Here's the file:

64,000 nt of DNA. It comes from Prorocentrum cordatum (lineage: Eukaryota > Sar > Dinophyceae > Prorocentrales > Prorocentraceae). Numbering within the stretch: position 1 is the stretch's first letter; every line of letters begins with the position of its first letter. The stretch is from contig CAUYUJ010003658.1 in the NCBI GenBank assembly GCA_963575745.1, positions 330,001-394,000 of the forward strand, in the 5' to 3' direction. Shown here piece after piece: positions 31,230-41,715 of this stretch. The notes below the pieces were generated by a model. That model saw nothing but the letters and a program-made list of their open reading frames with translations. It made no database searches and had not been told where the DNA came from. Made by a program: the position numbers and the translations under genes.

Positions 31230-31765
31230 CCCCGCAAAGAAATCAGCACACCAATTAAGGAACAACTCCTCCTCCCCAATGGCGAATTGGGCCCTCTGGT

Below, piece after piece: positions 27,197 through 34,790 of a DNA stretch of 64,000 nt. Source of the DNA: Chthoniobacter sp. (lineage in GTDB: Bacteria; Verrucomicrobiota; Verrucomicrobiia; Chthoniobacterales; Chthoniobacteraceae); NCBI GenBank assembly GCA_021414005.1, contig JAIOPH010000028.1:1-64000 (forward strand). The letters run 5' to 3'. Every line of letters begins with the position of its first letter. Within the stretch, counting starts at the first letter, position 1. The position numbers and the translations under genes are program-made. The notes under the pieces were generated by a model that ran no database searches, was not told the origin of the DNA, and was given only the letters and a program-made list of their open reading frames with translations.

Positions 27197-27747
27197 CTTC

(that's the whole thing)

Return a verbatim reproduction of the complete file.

64,000 nt of DNA. It comes from Prorocentrum cordatum (lineage: Eukaryota > Sar > Dinophyceae > Prorocentrales > Prorocentraceae). Numbering within the stretch: position 1 is the stretch's first letter; every line of letters begins with the position of its first letter. The stretch is from contig CAUYUJ010003658.1 in the NCBI GenBank assembly GCA_963575745.1, positions 330,001-394,000 of the forward strand, in the 5' to 3' direction. Shown here piece after piece: positions 31,230-41,715 of this stretch. The notes below the pieces were generated by a model. That model saw nothing but the letters and a program-made list of their open reading frames with translations. It made no database searches and had not been told where the DNA came from. Made by a program: the position numbers and the translations under genes.

Positions 31230-31765
31230 CCCCGCAAAGAAATCAGCACACCAATTAAGGAACAACTCCTCCTCCCCAATGGCGAATTGGGCCCTCTGGT

Below, piece after piece: positions 27,197 through 34,790 of a DNA stretch of 64,000 nt. Source of the DNA: Chthoniobacter sp. (lineage in GTDB: Bacteria; Verrucomicrobiota; Verrucomicrobiia; Chthoniobacterales; Chthoniobacteraceae); NCBI GenBank assembly GCA_021414005.1, contig JAIOPH010000028.1:1-64000 (forward strand). The letters run 5' to 3'. Every line of letters begins with the position of its first letter. Within the stretch, counting starts at the first letter, position 1. The position numbers and the translations under genes are program-made. The notes under the pieces were generated by a model that ran no database searches, was not told the origin of the DNA, and was given only the letters and a program-made list of their open reading frames with translations.

Positions 27197-27747
27197 CTTC